Two Wakashio crew were on board for more than a year
Pandemic crew-change prohibitions meant three of the 20 crew were on extended contracts when vessel grounded off Mauritius on July 25
The actions of Wakashio’s crew during the three-hour period when Automatic Identification System vessel-tracking showed it deviated from a major shipping lane in the Indian Ocean are now central to an investigation
TWO of the 20 crew of the Panama-flagged, 203,130 dwt capesize bulk carrier Wakashio had been on board the vessel for more than 12 months, unable to disembark when their contracts expired because of restrictive quarantine rules worldwide.
The master of the vessel extended his six-month contract by three months on May 1, nearly two months before the vessel grounded on July 25 off Mauritius, a spokesman for Japan-based owners Nagashiki Shipping told Lloyd’s List.
The crew’s action during a three-hour period from midday GMT on Juy 25 when the vessel deviated from a major shipping lane passing by the island will be crucial to investigators trying to determine the cause of the grounding on the reef.
The ship spilled more than 1,000 tonnes of bunker fuel and split in half over the weekend, creating a major environmental and ecological disaster in the pristine waters off the island.
Analysis of the vessel’s Automatic Identification System data from Lloyd’s List Intelligence show that around midday GMT the vessel’s navigational pathway was the same as taken by 78 other bulk carriers over 15,000 dwt during 2020.
The trading lane sailing past Mauritius is a key seaborne route for iron ore shipments to China from Brazil, which supplies about a third of the country’s 1bn tonnes of imports each year.
Wakashio’s next AIS signal at 1343 hrs GMT showed navigating much closer to the Mauritius coastline. Analysis shows that no other bulk carriers had taken this pathway so close to the shore while traversing on the Brazil–China route via the Indian Ocean, according to AIS data interrogated going back to January 2018.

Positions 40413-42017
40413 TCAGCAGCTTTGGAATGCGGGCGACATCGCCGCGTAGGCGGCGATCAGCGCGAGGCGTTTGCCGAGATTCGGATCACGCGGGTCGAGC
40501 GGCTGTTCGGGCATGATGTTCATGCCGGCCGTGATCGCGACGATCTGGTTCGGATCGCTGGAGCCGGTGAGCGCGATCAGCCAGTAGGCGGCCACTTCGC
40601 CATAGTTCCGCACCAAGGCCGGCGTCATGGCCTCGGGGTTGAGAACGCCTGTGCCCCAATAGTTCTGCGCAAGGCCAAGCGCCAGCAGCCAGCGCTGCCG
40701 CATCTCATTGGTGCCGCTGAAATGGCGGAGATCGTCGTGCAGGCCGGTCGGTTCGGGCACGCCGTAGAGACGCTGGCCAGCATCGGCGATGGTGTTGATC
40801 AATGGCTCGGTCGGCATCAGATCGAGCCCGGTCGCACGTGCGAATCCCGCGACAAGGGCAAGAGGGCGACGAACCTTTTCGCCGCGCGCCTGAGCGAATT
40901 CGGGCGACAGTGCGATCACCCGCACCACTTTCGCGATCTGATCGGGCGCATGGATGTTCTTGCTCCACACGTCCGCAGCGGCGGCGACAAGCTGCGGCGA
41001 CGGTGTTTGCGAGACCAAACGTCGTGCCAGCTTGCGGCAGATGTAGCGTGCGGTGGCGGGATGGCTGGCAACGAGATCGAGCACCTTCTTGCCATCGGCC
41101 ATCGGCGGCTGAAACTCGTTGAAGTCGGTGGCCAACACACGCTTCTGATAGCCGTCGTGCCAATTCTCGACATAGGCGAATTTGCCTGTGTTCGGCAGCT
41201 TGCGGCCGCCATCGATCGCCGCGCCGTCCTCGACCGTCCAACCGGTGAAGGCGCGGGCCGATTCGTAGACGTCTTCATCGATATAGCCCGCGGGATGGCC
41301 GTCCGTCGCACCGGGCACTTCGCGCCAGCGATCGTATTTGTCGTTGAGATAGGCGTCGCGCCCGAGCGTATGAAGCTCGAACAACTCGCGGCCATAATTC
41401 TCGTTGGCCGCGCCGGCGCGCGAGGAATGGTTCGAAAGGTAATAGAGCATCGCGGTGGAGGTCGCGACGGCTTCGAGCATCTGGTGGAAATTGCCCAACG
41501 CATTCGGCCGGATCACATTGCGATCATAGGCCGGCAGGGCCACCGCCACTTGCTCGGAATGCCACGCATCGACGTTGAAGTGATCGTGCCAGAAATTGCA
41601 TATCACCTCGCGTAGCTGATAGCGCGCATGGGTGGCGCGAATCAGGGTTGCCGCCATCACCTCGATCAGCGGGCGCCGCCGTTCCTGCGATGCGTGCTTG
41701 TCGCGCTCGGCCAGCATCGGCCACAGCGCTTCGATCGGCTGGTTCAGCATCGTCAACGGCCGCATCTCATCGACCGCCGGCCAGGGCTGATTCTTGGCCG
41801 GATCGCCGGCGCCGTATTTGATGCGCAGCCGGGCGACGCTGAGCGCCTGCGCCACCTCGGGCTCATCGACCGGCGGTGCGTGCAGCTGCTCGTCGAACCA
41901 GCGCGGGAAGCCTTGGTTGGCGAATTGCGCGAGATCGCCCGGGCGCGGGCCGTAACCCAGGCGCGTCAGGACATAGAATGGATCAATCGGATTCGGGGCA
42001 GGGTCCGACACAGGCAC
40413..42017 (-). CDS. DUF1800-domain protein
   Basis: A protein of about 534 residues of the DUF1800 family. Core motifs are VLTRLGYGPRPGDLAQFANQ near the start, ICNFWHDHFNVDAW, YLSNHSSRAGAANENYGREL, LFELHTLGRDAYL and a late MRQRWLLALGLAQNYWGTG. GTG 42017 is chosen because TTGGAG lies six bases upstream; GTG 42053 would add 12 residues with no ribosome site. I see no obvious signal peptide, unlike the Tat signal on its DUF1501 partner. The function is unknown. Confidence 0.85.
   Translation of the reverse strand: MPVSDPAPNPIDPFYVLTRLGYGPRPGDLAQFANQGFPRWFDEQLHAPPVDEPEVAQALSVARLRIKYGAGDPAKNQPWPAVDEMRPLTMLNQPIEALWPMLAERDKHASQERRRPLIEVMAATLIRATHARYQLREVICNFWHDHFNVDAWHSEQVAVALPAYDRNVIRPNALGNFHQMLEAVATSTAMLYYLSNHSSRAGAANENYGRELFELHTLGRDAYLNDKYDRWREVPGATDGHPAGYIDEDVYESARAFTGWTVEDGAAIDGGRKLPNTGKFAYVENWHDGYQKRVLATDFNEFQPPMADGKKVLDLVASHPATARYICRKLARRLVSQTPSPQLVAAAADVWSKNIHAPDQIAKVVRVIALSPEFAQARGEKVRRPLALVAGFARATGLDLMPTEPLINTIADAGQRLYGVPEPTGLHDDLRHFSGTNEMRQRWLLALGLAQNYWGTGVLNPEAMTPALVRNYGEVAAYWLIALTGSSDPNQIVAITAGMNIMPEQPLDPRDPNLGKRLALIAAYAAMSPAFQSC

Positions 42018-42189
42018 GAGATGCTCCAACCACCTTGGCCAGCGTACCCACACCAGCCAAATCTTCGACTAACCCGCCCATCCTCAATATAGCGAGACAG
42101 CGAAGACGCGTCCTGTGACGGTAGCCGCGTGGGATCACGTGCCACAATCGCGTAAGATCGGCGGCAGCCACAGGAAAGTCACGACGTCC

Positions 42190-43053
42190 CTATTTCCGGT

The master, first officer and chief engineer noticed the vessel had stopped moving and was stranded at 1925 hrs local time, the Panama Maritime Authority reported on August 16. That was 1525 hrs GMT, nearly two hours after the vessel had first deviated from established shipping routes.
The master of the Panama-flagged tanker had held his rank for 24 years, according to the shipowner. The positions of the two crew members who had been on the vessel for more than a year were not known.
While the cause of the grounding remains unknown and is being investigated, Panama’s maritime authority said the ship faced “adverse weather conditions near the coast of Mauritius” and that “it was necessary to perform various manoeuvres to change course due to the state of the sea”.
The three seafarers are among an estimated 300,000 people whose employment agreements have been extended longer than the usual expiry periods because of difficulties changing over crew.
About 10% of crew worldwide had served 12 to 17 months on extended contracts, according to recent International Chamber of Shipping estimates.
Difficulties conducting crew changes in key hubs such as Singapore and Hong Kong because of high costs, airline schedules, and prohibitive coronavirus immigration and health restrictions has emerged as one of the biggest pandemic challenges for the world’s maritime community.